Way back in 2015, UMass Lowell became the first public university in New England to offer a No Test Option for applicants. Lowering the barriers to education for students who have the ability to succeed in college is something we pride ourselves in. That’s why, this year, we’re also giving you the chance to self-report your SAT and ACT scores.

let's talk test scores at umass lowell

No Test Option

We know that test center closings and cancellations are a cause of concern. The good news is that we’ve offered a No Test Option to applicants for years. At this point, it’s a long established and totally acceptable way to apply to UMass Lowell. If you’re thinking of applying with the No Test Option, know that you can apply to all majors and you’re eligible for scholarships.

Learn more about the No Test Option.

Self-Reported Test Scores

Since you have a limited number of schools you can send test scores to free of charge, we want to remove the financial burden of sending your scores to us, too. You will only need to submit official test scores if you are admitted to UMass Lowell and choose to enroll.

Learn more about self-reporting your SAT and ACT scores.

Have questions?

We’re a quick email away and are happy to answer any questions you have!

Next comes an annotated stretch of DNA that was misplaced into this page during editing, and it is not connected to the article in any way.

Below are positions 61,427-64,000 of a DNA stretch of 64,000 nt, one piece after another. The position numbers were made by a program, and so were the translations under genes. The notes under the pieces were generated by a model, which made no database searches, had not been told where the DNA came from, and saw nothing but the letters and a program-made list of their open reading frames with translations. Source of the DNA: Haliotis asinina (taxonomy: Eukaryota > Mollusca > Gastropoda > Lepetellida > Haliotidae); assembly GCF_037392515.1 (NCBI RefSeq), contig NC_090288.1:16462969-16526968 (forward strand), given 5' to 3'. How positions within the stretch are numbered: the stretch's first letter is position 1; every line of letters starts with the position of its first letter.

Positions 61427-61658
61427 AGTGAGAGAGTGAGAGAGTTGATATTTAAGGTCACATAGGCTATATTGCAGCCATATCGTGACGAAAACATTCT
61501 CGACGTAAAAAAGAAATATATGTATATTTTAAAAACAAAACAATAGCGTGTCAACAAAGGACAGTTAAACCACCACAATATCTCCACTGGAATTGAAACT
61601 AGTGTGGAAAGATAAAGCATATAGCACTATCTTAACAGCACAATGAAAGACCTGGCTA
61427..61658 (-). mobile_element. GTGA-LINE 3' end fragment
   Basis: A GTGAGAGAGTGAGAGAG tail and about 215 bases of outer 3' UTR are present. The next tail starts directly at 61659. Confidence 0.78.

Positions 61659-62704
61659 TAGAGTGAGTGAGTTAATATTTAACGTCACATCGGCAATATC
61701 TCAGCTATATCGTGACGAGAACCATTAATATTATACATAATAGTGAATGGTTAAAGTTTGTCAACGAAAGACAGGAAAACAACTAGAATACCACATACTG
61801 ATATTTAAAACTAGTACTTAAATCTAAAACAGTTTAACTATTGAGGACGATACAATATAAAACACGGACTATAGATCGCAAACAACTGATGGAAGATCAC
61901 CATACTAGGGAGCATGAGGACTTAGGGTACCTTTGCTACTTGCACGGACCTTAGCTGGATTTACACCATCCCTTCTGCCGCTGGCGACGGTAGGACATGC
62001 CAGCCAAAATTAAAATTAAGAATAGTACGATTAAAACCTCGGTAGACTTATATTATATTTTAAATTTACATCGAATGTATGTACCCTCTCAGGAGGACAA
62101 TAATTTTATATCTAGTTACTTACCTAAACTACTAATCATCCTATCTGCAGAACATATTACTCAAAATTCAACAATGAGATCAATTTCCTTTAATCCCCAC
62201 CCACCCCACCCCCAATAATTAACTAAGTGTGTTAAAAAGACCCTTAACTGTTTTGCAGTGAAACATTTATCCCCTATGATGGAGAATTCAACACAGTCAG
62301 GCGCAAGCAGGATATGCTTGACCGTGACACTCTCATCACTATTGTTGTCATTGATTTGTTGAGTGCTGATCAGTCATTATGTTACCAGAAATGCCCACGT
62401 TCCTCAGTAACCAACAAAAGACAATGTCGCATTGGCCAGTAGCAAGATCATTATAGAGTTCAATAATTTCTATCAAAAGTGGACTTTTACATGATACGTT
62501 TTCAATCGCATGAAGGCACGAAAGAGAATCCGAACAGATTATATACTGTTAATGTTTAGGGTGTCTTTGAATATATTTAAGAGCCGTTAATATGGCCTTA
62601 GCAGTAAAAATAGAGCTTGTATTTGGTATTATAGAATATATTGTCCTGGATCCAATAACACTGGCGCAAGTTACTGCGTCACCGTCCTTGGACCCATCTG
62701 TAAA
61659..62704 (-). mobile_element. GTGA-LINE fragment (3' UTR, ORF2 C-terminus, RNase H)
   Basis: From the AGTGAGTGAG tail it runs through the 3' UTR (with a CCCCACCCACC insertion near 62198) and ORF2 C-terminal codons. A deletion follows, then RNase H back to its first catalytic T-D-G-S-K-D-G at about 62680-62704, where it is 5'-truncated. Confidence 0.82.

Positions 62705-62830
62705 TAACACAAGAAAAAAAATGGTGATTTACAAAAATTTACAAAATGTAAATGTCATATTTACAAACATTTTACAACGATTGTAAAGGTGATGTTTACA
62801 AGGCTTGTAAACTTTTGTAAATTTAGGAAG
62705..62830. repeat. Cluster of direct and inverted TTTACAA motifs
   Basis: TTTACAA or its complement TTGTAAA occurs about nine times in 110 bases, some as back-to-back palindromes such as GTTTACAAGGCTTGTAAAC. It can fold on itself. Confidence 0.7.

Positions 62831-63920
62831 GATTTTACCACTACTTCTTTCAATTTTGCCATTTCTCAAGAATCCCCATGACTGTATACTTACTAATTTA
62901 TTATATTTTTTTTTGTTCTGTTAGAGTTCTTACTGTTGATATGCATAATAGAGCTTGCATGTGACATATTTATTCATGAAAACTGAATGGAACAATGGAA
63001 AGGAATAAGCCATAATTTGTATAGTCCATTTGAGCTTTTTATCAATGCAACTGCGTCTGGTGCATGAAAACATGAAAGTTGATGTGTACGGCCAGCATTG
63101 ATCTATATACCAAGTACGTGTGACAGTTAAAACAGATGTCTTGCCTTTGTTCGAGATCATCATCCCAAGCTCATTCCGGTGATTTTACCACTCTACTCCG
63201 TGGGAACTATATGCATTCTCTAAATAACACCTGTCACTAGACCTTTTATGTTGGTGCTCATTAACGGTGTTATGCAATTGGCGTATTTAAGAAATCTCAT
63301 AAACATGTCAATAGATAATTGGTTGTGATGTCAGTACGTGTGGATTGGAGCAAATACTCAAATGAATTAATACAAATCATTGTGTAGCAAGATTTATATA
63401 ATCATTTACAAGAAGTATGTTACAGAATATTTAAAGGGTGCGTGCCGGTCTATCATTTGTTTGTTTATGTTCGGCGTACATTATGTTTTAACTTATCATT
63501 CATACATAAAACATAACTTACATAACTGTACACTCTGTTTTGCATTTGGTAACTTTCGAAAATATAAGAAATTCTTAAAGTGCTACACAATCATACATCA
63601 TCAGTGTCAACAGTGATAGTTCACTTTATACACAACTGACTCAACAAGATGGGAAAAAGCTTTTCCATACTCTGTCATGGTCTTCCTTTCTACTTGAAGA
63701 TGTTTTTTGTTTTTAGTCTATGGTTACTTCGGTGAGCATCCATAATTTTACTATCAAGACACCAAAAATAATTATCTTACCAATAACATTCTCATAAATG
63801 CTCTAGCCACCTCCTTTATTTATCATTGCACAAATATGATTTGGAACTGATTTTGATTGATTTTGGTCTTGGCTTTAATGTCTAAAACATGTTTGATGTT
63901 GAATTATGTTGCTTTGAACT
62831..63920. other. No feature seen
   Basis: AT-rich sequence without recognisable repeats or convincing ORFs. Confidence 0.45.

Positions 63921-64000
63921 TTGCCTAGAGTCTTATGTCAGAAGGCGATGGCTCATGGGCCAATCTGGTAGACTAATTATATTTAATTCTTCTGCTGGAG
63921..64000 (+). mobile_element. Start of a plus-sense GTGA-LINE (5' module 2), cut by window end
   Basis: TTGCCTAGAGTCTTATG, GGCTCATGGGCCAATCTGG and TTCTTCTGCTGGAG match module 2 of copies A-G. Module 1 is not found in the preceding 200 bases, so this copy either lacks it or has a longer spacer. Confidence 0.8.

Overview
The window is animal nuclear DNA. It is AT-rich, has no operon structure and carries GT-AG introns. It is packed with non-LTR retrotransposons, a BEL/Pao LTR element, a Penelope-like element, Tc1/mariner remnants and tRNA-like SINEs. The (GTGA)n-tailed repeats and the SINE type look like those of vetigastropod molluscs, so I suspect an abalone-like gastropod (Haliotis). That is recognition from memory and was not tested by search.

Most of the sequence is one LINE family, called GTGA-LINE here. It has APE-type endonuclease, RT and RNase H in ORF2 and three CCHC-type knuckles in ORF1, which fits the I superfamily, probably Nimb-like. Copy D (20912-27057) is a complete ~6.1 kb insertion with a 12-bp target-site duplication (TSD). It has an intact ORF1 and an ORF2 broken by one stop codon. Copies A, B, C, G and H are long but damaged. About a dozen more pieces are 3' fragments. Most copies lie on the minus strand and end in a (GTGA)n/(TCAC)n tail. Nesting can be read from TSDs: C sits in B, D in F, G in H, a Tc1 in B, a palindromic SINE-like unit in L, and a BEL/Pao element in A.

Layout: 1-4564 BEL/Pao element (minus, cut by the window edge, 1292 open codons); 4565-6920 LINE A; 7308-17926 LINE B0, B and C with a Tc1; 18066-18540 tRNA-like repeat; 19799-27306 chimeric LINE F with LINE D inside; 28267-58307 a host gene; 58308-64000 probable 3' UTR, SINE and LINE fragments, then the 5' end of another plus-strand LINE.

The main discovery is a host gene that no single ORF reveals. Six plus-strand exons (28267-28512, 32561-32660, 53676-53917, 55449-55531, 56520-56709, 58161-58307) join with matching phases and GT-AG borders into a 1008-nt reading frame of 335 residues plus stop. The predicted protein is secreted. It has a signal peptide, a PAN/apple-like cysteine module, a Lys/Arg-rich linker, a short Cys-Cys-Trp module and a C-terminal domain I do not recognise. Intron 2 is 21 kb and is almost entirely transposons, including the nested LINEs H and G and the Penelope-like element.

Check this out: What happens to your application after you click “submit”?

What happens to your application after you click “submit?”

There are a lot of things I don’t know. I don’t know where you are in the application process. I don’t know how many applications you’ve submitted. I don’t know what decision the UML admissions committee will make about your application.

One thing I do know: What happens to your application after you click “submit.”

what happens with you application after you hit submit

While I have ~absolutely zero power~ when it comes making admissions decisions, I hope that giving you a look behind the curtain at the admissions process will make waiting for a decision a little more bearable.

I spent some time with our admissions counselors to learn exactly what happens from the time you click submit to the time you receive a decision. Here are some of the most important steps:

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Let’s take this offline… Campus tour style

Campus tour season is in full swing at UMass Lowell. To make sure you get the best experience when you visit us (and other colleges on your list), I spent some time talking to my colleagues in the Admissions Office about how you can best prepare. So, before we take this offline and you visit us, here are a few quick tips to help you get the most out of a campus tour.

campus tour quick tips
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Tricks to help manage stress and stay positive

Ticks to help manage stress and stay positive

This blog post is part of a series that will help you as you apply to colleges. Today, I’m going over tips to help you manage your stress and stay positive throughout the college application process.

Are you late to the party and want to know what’s going on? Start here.